In my last bulletin article I made the following comment: “Who we are and what we do begins in the body of Christ. Therefore, every decision we make must be grounded and conditioned by the calling, gifts, and the responsibilities Jesus places upon each man, woman, and child in the local church..”
The above quote is attempting to get at the centrality of the local congregation ought to have in our lives. I also used the question of what we choose to do for a living as one illustration of how disconnected we have become from seeing the local congregation as central to all we do: “For instance, imagine that Christ called you to be a hand in the local body. But what if you choose to make a living in the world with a job that takes up all your time and energy, so that you have no time and energy left to be and do what Christ calls you to be and do in the local body? Is it not possible to be faithful and successful to your career, but completely faithless and sinful in your calling to Christ’s local body?”
What we choose to do for a living is generally regarded as a deeply personal decision in which the fellowship of the local body of believers has absolutely nothing to contribute. Yet, the apostle Paul tells us: “And he gave the apostles, the prophets, the evangelists, the pastors and teachers, to equip the saints for the work of ministry, for building up the body of Christ, until we all attain to the unity of the faith and of the knowledge of the Son of God, to mature manhood, to the measure of the stature of the fullness of Christ” (Eph 4:11-14). Our first priority in life is the building up of the local body of Christ.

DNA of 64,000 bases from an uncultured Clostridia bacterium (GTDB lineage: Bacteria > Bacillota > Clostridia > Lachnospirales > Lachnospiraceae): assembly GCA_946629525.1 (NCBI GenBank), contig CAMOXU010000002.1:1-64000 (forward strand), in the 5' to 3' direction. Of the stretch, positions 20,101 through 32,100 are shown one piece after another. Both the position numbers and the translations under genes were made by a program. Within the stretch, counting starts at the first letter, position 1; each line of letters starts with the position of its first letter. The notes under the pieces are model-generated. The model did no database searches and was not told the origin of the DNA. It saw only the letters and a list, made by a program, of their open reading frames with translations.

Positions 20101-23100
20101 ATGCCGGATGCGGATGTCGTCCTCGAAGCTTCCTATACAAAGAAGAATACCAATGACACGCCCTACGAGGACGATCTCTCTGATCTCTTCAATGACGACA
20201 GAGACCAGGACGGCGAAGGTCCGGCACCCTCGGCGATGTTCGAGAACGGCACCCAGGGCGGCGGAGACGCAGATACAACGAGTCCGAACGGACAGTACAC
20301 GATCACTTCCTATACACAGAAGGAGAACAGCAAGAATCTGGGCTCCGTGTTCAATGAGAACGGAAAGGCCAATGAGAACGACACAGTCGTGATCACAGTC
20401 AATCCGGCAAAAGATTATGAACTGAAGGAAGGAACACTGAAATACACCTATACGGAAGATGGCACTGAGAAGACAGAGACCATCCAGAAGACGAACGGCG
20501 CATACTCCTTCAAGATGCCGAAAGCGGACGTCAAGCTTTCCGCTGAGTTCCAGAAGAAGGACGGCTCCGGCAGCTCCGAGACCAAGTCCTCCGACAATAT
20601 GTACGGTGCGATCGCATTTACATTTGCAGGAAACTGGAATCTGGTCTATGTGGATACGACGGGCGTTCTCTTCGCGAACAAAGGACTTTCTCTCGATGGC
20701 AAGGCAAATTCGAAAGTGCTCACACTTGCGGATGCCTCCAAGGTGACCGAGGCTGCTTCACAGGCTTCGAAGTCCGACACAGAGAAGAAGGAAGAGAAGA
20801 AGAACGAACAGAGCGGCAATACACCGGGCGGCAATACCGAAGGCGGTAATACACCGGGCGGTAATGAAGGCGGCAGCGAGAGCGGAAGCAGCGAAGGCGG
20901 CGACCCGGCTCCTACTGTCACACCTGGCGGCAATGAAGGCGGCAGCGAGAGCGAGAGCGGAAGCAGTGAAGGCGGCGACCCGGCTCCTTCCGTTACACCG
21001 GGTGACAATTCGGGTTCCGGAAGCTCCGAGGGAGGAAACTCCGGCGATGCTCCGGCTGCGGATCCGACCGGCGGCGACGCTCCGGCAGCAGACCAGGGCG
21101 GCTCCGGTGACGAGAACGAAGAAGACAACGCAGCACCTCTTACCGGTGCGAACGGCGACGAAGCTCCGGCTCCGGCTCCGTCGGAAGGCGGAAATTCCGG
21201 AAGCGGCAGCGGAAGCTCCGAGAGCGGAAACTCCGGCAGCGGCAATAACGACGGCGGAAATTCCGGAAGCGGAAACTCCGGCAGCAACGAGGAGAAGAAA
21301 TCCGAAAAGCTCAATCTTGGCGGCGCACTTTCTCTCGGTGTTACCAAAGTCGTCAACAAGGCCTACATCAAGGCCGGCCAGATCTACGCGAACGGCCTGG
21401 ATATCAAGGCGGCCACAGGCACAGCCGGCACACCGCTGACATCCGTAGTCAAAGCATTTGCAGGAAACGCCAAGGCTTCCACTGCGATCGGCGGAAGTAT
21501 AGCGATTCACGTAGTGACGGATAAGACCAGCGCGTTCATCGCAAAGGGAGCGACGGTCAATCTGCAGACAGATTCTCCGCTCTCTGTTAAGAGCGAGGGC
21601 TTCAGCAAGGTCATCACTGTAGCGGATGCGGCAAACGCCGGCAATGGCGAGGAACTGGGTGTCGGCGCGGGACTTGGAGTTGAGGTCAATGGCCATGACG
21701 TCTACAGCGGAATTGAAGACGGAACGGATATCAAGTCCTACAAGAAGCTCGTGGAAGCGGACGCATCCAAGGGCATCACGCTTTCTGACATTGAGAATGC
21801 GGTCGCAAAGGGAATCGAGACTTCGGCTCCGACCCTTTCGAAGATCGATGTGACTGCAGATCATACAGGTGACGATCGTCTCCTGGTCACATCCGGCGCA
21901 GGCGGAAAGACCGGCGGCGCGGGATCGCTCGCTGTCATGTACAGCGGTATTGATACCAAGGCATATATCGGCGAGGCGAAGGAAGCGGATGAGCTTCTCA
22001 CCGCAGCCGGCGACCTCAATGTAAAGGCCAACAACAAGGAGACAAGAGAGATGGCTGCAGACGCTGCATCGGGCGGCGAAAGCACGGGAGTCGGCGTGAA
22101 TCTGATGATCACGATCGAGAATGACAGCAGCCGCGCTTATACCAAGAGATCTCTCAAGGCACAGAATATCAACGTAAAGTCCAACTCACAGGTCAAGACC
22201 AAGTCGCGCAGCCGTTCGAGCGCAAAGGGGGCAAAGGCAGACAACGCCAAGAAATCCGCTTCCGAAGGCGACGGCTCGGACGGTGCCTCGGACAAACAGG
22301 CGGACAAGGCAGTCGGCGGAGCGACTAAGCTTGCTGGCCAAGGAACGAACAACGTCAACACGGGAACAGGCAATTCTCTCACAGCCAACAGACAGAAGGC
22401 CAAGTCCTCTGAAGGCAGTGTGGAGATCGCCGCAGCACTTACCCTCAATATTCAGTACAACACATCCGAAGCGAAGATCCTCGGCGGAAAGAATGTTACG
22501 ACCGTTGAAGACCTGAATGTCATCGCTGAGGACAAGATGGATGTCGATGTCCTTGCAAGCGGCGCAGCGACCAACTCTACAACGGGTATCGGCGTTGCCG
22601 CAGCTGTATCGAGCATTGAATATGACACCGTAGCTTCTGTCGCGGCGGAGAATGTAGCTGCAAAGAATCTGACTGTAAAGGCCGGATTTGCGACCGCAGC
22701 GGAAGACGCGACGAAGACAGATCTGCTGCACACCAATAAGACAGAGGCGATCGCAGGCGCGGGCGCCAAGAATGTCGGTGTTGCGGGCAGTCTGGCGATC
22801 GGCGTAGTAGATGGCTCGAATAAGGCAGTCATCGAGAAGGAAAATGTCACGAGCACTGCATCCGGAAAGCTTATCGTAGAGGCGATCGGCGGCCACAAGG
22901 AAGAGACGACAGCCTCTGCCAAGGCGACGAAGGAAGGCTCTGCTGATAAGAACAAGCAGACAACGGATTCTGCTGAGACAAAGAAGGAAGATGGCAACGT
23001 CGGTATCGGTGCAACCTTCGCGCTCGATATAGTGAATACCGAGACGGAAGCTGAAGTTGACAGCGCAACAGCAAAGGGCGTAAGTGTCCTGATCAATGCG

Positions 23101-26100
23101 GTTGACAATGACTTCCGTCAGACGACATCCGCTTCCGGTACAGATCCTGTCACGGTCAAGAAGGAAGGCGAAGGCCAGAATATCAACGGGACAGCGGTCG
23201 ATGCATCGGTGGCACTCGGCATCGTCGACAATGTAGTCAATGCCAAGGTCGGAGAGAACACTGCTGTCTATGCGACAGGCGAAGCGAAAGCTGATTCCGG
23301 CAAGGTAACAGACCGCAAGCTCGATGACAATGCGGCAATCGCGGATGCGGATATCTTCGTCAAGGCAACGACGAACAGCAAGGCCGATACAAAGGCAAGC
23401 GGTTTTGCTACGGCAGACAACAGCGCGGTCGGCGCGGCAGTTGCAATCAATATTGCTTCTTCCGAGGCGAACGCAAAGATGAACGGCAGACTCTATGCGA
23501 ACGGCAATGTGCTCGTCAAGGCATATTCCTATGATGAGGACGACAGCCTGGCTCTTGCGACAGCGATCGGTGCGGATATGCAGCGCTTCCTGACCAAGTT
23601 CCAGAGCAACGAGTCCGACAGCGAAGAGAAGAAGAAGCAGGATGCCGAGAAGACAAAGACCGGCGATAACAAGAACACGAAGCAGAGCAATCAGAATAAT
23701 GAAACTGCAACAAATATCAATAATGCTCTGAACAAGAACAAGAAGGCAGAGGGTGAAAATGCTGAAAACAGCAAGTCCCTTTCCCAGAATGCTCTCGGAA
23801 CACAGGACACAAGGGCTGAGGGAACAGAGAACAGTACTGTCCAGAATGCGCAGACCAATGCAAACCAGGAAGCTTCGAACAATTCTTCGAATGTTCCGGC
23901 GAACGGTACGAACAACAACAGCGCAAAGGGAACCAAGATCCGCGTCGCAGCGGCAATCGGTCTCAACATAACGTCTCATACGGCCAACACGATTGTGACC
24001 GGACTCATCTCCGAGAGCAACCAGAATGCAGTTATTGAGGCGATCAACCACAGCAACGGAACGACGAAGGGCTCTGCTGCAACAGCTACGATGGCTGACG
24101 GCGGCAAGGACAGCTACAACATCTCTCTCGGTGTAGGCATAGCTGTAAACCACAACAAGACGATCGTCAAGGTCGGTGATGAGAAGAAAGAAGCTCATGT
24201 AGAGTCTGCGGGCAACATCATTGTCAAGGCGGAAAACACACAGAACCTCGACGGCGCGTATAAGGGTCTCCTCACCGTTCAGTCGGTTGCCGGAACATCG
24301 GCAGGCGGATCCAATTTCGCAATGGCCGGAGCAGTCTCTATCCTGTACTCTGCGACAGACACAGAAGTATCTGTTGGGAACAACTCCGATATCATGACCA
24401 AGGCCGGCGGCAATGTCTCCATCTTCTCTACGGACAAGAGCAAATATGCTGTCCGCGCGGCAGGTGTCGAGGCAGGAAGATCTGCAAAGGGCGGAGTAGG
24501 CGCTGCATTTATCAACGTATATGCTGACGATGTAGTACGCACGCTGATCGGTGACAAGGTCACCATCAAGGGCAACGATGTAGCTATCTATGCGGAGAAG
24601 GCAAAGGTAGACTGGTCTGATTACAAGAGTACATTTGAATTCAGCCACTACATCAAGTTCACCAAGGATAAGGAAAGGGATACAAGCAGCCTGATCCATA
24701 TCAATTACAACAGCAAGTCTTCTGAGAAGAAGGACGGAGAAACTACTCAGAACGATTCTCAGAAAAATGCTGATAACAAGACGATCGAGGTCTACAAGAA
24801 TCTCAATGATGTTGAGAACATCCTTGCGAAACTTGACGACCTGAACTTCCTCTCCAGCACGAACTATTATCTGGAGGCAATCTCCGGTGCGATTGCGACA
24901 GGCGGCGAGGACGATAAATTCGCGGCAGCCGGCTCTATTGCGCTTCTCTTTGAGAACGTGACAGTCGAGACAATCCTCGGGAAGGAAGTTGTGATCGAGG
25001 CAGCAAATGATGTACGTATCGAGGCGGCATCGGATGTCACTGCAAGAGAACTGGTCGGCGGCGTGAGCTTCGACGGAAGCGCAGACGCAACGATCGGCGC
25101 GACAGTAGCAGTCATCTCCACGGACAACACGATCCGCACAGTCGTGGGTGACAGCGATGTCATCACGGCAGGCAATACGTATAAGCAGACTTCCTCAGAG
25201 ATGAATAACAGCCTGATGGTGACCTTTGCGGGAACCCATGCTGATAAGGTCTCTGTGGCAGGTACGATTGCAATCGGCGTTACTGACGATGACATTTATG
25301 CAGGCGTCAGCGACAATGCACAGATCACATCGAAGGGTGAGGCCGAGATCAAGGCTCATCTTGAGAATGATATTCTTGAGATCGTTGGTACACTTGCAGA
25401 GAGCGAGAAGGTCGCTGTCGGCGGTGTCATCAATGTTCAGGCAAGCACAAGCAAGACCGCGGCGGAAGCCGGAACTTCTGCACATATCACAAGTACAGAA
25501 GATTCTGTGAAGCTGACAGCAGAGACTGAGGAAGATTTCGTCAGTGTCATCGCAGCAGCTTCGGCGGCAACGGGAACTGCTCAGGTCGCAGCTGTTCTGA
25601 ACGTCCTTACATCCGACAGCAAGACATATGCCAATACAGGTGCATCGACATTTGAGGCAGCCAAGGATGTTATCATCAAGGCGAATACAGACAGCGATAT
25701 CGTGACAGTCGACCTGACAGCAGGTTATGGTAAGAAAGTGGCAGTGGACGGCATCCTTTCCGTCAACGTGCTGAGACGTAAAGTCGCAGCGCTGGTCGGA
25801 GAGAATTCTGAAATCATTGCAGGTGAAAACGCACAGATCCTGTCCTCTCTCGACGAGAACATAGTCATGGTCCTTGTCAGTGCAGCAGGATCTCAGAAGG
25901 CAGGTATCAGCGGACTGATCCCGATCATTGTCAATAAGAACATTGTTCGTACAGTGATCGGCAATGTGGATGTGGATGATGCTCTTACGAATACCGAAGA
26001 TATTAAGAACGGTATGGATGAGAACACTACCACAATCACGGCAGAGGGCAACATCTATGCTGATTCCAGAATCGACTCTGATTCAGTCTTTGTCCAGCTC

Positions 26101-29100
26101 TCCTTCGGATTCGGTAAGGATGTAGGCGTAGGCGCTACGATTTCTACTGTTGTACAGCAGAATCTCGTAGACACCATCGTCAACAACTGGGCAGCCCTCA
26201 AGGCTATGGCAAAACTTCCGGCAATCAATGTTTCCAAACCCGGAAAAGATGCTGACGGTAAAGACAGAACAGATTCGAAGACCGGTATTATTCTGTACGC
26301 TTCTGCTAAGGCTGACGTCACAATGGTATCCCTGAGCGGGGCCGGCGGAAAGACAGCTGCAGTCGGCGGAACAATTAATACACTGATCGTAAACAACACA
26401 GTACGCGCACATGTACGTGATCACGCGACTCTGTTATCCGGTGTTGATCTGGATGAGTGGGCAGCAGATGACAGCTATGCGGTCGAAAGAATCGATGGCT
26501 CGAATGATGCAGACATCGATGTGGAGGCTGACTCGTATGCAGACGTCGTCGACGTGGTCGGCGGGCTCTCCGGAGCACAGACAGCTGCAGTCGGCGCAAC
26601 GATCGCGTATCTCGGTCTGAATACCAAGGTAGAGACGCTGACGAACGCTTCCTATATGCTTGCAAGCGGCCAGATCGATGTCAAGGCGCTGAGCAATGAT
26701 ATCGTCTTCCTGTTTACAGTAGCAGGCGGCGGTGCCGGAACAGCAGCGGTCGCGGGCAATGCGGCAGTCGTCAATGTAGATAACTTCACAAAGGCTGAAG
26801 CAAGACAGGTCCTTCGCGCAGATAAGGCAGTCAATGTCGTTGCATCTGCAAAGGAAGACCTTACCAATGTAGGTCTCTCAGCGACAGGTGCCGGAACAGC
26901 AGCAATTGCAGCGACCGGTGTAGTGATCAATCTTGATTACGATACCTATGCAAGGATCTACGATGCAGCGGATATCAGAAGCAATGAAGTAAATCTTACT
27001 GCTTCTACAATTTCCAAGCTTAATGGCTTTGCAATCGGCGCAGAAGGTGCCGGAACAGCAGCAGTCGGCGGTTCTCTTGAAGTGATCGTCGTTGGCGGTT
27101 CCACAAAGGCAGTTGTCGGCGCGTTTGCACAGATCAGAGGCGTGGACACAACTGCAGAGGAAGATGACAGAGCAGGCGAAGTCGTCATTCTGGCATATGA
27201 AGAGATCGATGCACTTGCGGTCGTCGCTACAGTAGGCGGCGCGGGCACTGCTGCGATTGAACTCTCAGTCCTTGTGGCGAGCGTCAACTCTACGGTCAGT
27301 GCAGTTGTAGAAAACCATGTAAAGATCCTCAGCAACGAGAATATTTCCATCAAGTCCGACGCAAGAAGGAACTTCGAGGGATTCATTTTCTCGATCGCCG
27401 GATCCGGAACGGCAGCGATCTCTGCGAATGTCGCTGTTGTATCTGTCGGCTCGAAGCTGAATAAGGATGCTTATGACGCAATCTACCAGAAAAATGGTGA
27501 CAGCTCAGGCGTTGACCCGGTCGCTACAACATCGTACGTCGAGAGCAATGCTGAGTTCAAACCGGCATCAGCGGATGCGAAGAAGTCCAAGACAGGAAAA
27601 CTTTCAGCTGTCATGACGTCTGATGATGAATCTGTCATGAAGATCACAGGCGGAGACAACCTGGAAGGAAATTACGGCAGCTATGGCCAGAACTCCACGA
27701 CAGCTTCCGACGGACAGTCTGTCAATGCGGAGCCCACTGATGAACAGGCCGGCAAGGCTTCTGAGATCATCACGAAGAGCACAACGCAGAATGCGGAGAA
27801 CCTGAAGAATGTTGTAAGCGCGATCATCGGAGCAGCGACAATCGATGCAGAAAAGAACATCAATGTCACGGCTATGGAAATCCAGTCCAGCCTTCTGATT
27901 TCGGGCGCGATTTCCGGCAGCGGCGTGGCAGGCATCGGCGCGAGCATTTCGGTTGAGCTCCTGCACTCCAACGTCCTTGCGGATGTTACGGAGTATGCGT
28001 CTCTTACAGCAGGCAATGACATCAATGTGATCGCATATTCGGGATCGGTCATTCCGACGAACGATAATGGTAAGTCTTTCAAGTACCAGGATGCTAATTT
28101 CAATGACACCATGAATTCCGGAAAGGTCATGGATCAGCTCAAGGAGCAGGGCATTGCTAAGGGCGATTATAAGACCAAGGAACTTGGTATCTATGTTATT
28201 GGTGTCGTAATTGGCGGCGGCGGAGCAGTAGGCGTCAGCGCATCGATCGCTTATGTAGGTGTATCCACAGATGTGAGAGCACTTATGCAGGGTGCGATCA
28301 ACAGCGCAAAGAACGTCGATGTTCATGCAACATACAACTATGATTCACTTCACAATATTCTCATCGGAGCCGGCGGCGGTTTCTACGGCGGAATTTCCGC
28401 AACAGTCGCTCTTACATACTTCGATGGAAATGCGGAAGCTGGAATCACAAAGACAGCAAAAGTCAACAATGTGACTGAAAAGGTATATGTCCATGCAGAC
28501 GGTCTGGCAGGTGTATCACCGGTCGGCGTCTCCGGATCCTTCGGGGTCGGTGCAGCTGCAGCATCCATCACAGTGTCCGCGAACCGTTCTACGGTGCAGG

In my more cynical moments I think to myself that such a notion that we are one body and each of us essential and integral to the life of one another is a pipedream. Oh, I know we speak a good talk of being family, brothers and sisters when we gather for worship on Sunday morning, but what does being members of one another mean realistically and practically? Being family surely means more than sitting in pews for an hour as we stare at the back of each other’s heads—does it not?
I recognize that the problem does not rest with members simply showing up to various activities planned by the congregation. There is a responsibility for the leadership of West Main to provide, stir, and lead every member to love and good deeds exercising the gifts Christ has granted each man, woman, and child of the West Main Church of Christ. Our leadership must seek to create the necessary space and opportunities for every member to obey the calling Christ has given them.
However, no leader of West Main can tell you what your gift is! So here is what I suggest: Demand from our leadership that you be put to work exercising the gifts Christ has given you! Pray with us for the imagination, will, and opportunity for you to be what Christ is calling you to be for the West Main Church of Christ. Then and only then can we say we are a body and not just carrying out a job.